Mujuru died on Tuesday after his farm house in Beatrice was gutted by fire, sparking speculation that he was murdered.
Mugabe deviated from his speech to give counsel to his supporters who constantly booed Prime Minister Morgan Tsvangirai and deputy prime ministers Arthur Mutambara and Thokozani Khupe.
He said there was no need to fight as Zimbabweans were one.
“Lets create peace. We are very happy that over the past few months there have been remarkable peace,” he said.
Mugabe said people must be free to choose leaders of their choice during elections.
Mugabe said Mujuru was a unifier as he was instrumental in forging a united defence force soon after independence.
“He sought to bring about a difference, a change of fortune and fate in the lives of black Zimbabweans for too long occupied, for too long oppressed, suppressed and sidelined in the affairs of their country,” he said.
He said Mujuru was a symbol of the struggle, a figure of rich memories and inspiration.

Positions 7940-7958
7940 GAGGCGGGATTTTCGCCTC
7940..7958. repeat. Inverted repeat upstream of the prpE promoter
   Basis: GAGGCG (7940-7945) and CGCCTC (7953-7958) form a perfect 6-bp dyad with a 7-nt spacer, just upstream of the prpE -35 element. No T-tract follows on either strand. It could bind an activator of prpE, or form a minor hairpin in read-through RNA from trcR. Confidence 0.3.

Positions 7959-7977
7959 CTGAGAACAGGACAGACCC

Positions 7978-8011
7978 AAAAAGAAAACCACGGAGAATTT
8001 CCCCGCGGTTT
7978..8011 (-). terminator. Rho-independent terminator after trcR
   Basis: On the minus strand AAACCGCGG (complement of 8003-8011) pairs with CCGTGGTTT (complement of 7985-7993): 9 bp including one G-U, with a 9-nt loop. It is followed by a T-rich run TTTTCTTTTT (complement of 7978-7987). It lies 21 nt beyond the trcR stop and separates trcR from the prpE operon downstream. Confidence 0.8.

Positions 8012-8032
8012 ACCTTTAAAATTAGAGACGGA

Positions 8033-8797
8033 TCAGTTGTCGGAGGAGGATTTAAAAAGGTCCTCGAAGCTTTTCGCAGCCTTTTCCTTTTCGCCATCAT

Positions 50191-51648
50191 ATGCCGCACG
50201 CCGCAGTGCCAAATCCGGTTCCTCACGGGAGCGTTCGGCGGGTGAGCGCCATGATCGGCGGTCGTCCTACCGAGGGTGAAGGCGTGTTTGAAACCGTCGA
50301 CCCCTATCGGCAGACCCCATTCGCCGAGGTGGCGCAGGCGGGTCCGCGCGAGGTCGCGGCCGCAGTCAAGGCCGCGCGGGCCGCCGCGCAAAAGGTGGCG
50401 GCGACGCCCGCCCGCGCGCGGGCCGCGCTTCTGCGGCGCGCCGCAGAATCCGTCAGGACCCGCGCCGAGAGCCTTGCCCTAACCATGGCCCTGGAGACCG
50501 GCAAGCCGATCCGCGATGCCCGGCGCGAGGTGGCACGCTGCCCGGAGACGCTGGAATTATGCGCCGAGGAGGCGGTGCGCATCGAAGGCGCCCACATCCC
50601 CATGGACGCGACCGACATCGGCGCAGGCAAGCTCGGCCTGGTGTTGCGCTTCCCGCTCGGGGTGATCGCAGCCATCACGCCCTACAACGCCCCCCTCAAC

The veteran ruler described Mujuru as a legend who had managed to capture the respect and collective grief of the whole nation
Mugabe also refrained from reading his prepared speech that appeared more combative with the Zanu PF sanctions mantra dominating.
Part of the prepared speech read: “Above all, Rex shunned sanctions as a form of assault on the people of Zimababwe.
“He was with us when we organised the anti-sanctions campaign. He signed the petition.
“He denounced those sanctions and those behind them. How do you shed genuine tears for Rex when you stand opposed to the very ideals for which he fought and struggled?
“How do you claim him and his legacy when you stand against his cause and the cause of the very people whose grievances motivated him?
“How do you claim him today when you traffic with those he traded bullets with only yesterday?”
Meanwhile, an estimated record crowd of 50 000 was at the national shrine.
For the first time in many years Zanu PF did not have to bus people to attend the burial as was the norm when they bury other heroes at the shrine.
Zimbabweans from all walks of life and political affiliation came in their thousands to bid farewell to the late general.
Some people were perched in trees to enable them to follow proceedings while cars had to be parked at the National Sports Stadium and along Bulawayo road.
People had to walk almost 2 km to the national shrine.
Among those that attended were opposition leaders Dumiso Dabengwa, Tsvangirai, Khupe, Speaker of Parliament Lovemore Moyo, Welshman Ncube and Arthur Mutambara.
Cabinet ministers from the three governing parties also attended.